Figure 1: The structures of Kakshine series and their absorption spectra
By changing the length of the N-aryl group and methine chain, the research group were able to create a variety of compounds which would absorb the long-wavelength region of visible light (500-700 nm). All of these compounds were found to enhance their fluorescent intensities when bound to double-stranded DNA.
The group showed that the basic structure of Kakshine, PC1 (N-aryl Pyrido Cyanine Dye 1), specifically binds to DNA Adenine (A) and Thymine (T) double-stranded sequence regions, greatly increases the intensity of its fluorescence, and has a greater selectivity for DNA than the often-used commercial dyes, Hoechst and Pico-Green (Figure 2). As large amounts of RNA also exist within cells, it is particularly important that DNA dyes have a high selectivity for DNA, and the high selectivity of Kakshine highlights its usefulness.
Figure 2: Binding properties of Kakshine to double-stranded DNA and its high DNA/RNA selectivity
(a) Kakshine (PC1) enhances its fluorescence in a concentration-dependent manner only for hairpin oligonucleotides containing AT sequences.
(b) The selectivity for DNA vs RNA of Kakshine compared to other reagents demonstrates its high performance.
Next, they showed that Kakshine could stain DNA in living plant cells as well as cultured animal cells (Figure 3). Kakshine's ability to penetrate right to the deepest parts of plant roots and be observable by two-photon excitation microscopy was particularly notable.
Figure 3: Live imaging of nuclear DNA with Kakshine
Kakshine was shown to be able to penetrate and stain nuclei in cultured animal cells including mouse, rat and human, and plant cells. Image (b) shows two-photon excitation imaging of root cells in Arabidopsis thaliana. Kakshine was able to penetrate right to the deepest regions of the root.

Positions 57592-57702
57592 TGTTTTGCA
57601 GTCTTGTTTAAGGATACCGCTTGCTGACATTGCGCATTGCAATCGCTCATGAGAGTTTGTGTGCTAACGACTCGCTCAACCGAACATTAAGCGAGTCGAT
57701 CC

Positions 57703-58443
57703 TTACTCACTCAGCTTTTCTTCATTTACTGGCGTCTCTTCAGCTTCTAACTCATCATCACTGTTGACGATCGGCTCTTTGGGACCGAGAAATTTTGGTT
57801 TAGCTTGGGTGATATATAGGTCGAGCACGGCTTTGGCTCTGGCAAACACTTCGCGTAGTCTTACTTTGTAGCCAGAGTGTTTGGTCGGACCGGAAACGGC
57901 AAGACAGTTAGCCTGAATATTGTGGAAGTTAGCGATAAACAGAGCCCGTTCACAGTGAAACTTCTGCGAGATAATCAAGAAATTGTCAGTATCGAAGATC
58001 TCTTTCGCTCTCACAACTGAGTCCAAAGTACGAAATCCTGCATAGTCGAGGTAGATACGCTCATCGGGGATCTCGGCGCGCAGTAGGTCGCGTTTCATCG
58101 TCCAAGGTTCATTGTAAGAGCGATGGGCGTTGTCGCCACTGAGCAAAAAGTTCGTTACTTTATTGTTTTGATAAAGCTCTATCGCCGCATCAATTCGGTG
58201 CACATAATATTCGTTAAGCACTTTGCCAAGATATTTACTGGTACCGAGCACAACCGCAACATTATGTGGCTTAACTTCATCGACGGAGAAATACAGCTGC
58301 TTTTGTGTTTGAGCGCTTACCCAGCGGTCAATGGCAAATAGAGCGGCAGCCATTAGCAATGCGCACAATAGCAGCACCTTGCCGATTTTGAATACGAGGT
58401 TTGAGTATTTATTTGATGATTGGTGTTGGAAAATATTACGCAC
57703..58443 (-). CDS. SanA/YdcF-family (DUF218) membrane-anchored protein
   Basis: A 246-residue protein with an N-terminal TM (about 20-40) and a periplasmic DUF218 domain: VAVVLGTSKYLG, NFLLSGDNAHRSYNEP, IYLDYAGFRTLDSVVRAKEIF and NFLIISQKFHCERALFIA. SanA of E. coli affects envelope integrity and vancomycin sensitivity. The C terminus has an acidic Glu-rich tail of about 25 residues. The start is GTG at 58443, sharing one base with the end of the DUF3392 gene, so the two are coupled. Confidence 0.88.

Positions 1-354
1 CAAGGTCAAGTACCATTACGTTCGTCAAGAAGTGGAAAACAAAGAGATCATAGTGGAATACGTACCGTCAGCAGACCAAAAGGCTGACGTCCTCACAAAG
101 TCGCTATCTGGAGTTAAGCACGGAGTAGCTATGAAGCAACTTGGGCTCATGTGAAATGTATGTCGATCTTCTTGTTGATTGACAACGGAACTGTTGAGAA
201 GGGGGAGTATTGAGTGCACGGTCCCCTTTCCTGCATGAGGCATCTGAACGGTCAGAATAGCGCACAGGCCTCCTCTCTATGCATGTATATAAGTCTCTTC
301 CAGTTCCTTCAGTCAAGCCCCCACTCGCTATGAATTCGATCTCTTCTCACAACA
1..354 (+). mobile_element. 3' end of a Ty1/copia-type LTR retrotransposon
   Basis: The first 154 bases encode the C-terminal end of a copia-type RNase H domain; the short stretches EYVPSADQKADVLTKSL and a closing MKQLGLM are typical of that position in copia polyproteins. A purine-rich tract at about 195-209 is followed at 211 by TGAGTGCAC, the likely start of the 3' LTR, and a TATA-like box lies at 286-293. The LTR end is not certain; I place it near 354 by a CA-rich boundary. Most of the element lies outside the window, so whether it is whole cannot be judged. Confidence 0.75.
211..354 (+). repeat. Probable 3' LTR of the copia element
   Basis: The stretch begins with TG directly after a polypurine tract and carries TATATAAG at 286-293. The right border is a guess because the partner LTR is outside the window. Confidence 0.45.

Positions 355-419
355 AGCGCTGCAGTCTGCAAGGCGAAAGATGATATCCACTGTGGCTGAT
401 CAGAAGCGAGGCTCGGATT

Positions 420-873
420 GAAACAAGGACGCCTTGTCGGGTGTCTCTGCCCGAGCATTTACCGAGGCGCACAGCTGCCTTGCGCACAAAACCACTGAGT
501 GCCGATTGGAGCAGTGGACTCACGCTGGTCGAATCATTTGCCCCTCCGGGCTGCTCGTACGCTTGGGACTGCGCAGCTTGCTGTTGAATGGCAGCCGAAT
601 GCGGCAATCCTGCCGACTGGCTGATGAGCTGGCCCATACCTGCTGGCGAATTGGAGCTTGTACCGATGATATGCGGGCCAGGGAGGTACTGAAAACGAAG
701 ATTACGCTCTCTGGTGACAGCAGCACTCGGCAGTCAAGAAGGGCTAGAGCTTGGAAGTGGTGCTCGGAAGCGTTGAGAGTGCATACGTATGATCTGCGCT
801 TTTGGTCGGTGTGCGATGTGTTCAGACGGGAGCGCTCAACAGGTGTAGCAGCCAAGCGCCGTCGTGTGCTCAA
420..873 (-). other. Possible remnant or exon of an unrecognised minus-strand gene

Next, the group showed that Kakshine can be used to stain either nuclear DNA or organelle DNA depending on its concentration. In human HeLa cultured cells, a concentration of 10 nM specifically stains nuclear DNA (nu-DNA), and a concentration of 100 pM specifically stains mitochondrial DNA (mt-DNA) (Figure 4a). Moreover, at the concentration at which both are stained, 1 nM, they succeeded in differentiating between nuclear DNA and mt-DNA using fluorescence lifetime imaging (Figure 4b). On top of all this, they found that Kakshine could also stain the chloroplast DNA (chl-DNA) in plant cells, allowing the imaging of all three types of plant cell DNA with just one dye (Figure 4c).
Figure 4: Organellar DNA staining by Kakshine and differentiation from nuclear DNA by fluorescence lifetime imaging
(a) Kakshine selectively stains nuclear DNA at a concentration of 10 nM, mt-DNA at 100 pM, and allows for observation of both at an intermediate concentration of 1nM.